Reprinted from American Handgunner Magazine, 1987 Annual

Paint Wars

[Back to Doc's] [Back to Main Page]

Splat! You're dead! In Paint Wars you're "dead" for half an hour
until the next survival game starts. This thrilling game of bush warfare uses
air-powered handguns and paint pellets, and it's a lot of fun!

By Fred Romero

The lone soldier quietly creeps up to the stand of trees that run along the well-traveled foot path. With gun in hand, he eases into position and quickly blends in with the surrounding foliage, thanks to his camo clothing and face paint. His assignment on this mission is to act as a sniper and pick-off any enemy troops that may try to attack his forces from the rear.

The soldier has always enjoyed the role of a sniper but, somehow, today seems different; he's all alone with no back-up and the situation could become ugly. Before the soldier has a chance to re-check his equipment, he hears the sound of men coming toward his position. In a matter of seconds three enemy grunts pop up into view. They are walking slowly with their weapons at the ready, knowing full-well an ambush could be imminent. The sniper can now feel the rush of fear and excitement as he squeezes his gun with both hands.

No matter how many times he's done this before- and there have been other times- the sense of pending action is always the same. The heart pounds and the breath comes short, shots will be fired soon and there will only be one victor. Just a few more yards and the enemy will be within range. They are close enough now that the soldier can hear them talking in hushed tones, but he forces himself to wait until he knows he can't miss.
The sun is hot and there is no relief from the small insects buzzing about. Beads of sweat start to drop across the sniper's face and they sting his eyes and blur his vision. The moment of truth is at hand and there is some doubt now about taking on three of them, but it's too late to turn back. Just as the sniper brings his gun up one of the enemy troopers catches a glimpse of movement in the brush and yells, 'Ambush!'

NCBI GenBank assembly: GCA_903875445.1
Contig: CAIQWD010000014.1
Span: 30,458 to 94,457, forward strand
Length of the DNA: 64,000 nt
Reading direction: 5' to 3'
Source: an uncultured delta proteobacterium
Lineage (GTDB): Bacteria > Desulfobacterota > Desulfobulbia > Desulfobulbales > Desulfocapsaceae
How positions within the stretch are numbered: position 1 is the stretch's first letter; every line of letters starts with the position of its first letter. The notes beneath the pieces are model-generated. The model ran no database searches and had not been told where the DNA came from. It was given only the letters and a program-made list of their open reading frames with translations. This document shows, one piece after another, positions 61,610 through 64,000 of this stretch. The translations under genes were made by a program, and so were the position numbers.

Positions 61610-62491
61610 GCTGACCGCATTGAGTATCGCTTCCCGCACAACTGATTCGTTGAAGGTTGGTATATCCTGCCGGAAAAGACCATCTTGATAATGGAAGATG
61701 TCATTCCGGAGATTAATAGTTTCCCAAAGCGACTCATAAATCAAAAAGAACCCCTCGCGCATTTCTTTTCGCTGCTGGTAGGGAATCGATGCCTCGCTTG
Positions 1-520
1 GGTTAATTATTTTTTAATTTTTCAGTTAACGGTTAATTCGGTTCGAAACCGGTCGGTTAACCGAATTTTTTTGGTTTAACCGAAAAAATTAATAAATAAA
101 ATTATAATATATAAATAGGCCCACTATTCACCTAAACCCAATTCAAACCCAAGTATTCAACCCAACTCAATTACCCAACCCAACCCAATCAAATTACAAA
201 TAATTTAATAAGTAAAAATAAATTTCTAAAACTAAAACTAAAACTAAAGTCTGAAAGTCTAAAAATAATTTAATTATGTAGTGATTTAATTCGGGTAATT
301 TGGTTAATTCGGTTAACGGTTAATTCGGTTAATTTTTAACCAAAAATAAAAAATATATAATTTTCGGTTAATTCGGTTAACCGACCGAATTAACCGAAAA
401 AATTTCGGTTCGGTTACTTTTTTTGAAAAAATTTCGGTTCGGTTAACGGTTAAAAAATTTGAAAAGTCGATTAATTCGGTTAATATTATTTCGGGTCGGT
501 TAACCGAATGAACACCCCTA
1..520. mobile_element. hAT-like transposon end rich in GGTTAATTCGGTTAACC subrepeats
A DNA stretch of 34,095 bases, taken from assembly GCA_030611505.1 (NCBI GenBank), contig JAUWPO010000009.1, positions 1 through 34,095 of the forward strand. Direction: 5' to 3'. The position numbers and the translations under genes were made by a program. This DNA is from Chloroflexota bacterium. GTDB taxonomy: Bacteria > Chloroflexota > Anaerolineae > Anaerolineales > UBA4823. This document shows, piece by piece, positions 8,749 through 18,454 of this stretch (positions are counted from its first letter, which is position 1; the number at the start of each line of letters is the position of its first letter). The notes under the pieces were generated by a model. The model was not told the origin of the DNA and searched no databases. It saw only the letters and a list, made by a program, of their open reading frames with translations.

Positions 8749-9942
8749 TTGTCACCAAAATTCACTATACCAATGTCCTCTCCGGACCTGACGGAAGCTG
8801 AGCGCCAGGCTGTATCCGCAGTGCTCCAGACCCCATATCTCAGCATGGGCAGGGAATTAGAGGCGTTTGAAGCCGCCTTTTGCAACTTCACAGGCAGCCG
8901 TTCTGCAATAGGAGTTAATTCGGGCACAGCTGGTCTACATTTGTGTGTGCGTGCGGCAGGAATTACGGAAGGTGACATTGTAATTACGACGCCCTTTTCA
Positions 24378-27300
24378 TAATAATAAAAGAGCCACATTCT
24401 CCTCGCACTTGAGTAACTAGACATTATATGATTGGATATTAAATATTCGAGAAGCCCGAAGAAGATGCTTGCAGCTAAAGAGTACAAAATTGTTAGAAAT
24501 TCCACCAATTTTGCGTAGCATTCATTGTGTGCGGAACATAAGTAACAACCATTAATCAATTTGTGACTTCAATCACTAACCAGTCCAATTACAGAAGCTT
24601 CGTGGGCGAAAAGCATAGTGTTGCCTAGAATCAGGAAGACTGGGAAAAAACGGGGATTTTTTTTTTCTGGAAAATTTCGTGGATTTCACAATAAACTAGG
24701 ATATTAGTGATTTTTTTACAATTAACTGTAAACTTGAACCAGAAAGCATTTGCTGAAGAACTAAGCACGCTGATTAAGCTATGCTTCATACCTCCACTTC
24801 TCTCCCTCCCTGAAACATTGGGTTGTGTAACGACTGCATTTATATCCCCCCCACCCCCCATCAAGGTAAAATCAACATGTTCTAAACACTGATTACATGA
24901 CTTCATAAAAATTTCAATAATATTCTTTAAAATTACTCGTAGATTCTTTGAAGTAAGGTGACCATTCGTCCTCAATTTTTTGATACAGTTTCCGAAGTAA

In the time it takes to blink, the air is filled with gunfire: Phoomp! Phoomp! Phoomp! SPLAT! Phoomp! SPLAT! SPLAT! As quickly as it started, it's over. The sniper took out all three men with four shots. Off in the distance, the sounds of battle rage on, but our relentless marksman is still alive. For a foolish moment he even thinks he might survive the war, that is, until he stands up from his cover and comes face to face with a young, good-looking woman dressed in full camo and pointing her gun, point-blank range, at his chest. The soldier knows it's too late to react, he's been had. The last thing he hears is: Phoomp! SPLAT!

In case you're wondering what's going on here, rest assured this is not an unfortunate encounter taking place in some bananna republic. On the contrary, you have just been privy to a scene that is played out in one form or another at least a thousand times every weekend across the country. We're talking about paintball wars, and nothing as exciting or as much fun has come along since you discovered the opposite sex.

It's a game that is literally sweeping the country, and people from all walks of life and backgrounds are getting together to play it. But before we go into the specifics of equipment, clothing and techniques, a few words about the players are in order. First, this is a gun-oriented magazine, so the chances of coming across a large number of anti-gun freaks concerned about the image of grown men and women playing with "guns" is remote. On the other hand, you may have your doubts about the sanity or motivations of some of the people who chase each other through the bushes each weekend. Rest assured that 99.9 percent of them are just average folks and not budding terrorists or gun-happy crazies preparing for combat.